West Side School would celebrate 100 years if still standing

Published on February 10, 2014
A view of the West Side School back in 1937 with students lined up in front of the building. The school, formerly located on Willow Avenue, was closed in 1990 and burned in 2006. SUBMITTED

NEW GLASGOW – Dave Bernas of New Glasgow fondly remembers his school days back in the 1950s. It was a simpler time at the West Side School.

The impressive brick and stone building that stood on Willow Avenue only exists in photographs and Bernas’s memories. It was destroyed by fire on April 6, 2006.

But he remembers the year on the cornerstone, 1914, and noted this would have been the school’s centenary.

“I went there and my mom and a few uncles went too,” he said. “A few notable people went there too I believe.”

From 1952 to 1958, Bernas attended the school. Because he lived just outside the limits of the school, his Grade 1 studies were completed through homeschooling.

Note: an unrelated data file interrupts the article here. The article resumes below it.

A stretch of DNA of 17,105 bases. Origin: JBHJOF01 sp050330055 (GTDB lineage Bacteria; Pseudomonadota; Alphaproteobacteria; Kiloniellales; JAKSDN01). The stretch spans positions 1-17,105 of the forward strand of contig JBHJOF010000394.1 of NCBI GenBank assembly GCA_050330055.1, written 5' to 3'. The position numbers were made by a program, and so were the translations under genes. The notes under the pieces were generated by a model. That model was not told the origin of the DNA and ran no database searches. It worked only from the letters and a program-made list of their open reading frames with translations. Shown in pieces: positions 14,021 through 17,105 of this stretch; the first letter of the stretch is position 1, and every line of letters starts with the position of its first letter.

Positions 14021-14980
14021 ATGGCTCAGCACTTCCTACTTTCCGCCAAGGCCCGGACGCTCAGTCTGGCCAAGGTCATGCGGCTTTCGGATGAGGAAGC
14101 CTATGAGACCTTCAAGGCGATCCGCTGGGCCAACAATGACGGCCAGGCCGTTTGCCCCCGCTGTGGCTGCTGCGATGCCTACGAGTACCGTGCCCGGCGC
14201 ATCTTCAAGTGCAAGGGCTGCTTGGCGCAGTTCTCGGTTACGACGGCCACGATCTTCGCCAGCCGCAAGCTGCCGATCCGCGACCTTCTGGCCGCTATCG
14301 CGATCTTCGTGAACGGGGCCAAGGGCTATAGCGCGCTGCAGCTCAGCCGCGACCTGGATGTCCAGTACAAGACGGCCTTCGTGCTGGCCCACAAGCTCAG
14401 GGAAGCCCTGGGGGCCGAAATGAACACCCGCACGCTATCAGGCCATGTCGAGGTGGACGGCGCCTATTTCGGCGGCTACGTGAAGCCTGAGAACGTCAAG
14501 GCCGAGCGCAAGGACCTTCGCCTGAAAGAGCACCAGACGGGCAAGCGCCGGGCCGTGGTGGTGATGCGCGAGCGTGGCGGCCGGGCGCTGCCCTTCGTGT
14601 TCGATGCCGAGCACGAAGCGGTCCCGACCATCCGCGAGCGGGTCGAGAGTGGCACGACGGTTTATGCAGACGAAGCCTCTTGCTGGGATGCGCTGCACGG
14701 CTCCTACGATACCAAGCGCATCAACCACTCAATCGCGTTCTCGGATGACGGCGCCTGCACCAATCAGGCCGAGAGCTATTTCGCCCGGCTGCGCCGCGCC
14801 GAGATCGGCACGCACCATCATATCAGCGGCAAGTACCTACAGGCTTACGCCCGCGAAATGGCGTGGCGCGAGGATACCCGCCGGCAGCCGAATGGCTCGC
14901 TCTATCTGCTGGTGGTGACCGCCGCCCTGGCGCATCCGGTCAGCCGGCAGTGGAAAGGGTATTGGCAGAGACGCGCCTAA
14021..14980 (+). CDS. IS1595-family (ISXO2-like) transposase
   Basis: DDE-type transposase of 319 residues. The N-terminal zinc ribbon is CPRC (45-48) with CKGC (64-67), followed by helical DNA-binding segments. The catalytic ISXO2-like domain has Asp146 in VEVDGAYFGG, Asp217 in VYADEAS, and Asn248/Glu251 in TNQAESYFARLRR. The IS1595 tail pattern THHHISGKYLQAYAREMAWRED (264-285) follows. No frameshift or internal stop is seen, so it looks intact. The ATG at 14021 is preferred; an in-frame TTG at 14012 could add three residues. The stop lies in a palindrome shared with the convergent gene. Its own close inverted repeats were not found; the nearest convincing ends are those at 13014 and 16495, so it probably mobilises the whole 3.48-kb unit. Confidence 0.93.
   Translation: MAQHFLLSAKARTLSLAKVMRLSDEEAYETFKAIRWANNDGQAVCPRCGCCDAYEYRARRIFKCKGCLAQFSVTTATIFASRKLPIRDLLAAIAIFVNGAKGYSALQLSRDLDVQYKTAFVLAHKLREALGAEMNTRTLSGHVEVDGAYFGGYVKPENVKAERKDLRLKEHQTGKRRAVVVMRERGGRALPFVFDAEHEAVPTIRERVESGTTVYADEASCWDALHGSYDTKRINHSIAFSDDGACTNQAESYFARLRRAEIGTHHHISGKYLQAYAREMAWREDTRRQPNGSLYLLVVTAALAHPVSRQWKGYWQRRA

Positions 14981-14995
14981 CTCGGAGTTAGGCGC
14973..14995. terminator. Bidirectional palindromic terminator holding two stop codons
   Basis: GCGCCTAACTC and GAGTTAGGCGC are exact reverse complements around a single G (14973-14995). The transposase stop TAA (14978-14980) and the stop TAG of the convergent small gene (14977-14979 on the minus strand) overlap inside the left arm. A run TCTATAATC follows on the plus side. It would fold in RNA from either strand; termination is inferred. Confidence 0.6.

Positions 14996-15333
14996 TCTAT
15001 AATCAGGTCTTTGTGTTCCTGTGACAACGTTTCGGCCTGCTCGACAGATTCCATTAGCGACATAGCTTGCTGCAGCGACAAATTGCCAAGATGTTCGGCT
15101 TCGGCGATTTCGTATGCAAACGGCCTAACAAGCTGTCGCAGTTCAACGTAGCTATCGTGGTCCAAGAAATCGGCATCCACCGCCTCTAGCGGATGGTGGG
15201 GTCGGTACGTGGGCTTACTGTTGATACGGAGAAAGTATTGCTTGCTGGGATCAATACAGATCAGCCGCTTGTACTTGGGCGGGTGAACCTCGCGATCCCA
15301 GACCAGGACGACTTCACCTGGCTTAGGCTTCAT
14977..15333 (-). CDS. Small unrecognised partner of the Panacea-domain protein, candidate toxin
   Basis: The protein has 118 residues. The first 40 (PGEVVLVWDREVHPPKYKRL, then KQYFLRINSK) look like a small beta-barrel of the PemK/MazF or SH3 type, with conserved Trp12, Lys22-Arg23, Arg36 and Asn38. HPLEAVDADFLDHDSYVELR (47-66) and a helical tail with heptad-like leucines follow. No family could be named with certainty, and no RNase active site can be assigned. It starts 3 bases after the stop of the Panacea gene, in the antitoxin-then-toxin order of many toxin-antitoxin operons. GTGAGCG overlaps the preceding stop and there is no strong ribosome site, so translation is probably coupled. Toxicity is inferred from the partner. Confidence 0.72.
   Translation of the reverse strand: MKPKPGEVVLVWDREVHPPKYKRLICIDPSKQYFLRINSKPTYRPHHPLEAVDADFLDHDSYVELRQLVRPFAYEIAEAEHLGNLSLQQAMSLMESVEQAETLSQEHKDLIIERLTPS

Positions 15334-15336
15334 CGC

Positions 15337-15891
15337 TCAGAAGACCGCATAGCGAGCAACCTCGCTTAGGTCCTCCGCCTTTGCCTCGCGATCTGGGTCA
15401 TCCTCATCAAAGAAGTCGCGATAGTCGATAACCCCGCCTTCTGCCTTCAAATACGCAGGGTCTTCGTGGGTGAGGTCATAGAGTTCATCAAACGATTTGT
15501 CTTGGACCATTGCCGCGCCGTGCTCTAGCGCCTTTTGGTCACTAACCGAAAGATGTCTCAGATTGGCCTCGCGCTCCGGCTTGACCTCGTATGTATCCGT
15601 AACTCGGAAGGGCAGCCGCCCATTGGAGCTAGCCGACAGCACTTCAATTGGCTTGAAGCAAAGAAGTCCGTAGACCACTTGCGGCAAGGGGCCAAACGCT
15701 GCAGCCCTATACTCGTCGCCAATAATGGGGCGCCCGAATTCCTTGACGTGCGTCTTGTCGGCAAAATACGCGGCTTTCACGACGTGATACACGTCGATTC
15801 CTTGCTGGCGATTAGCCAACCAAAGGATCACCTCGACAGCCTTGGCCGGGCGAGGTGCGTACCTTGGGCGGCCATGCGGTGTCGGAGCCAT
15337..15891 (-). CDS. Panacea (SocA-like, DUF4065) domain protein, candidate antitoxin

“After Grade 7, I went across the river,” he said.

The school routine wouldn’t resemble a typical day for most school in Pictou County. Boys and girls were segregated and even had separate entrances. At recess time, however, both could mingle.

“We’d all head to the corner store for candy, chips and chocolate. That is, if we had any money,” said Bernas.

In 1990, the West Side School closed, with the students moving to a remodelled and renovated A.G. Baillie. A suspicious fire destroyed the vacant building in 2006. While there were plans to build a condominium on the site of the former school, nothing came to fruition.

“I was sad to see it go,” said Bernas. “It was a landmark and the teachers in it influenced a lot of people.”

He sees an opportunity on this 100th anniversary of the laying of the school’s cornerstone for something to be done to commemorate the school’s legacy on the West Side.

“Even if there could be a plaque set up or a piece of the school at the community centre, that would be great. There are lots of great memories from that building and it’s a shame it ended the way it did.”

Bernas hopes the Town of New Glasgow and other community groups come together to create a plaque or monument dedicated to the story of the West Side School.



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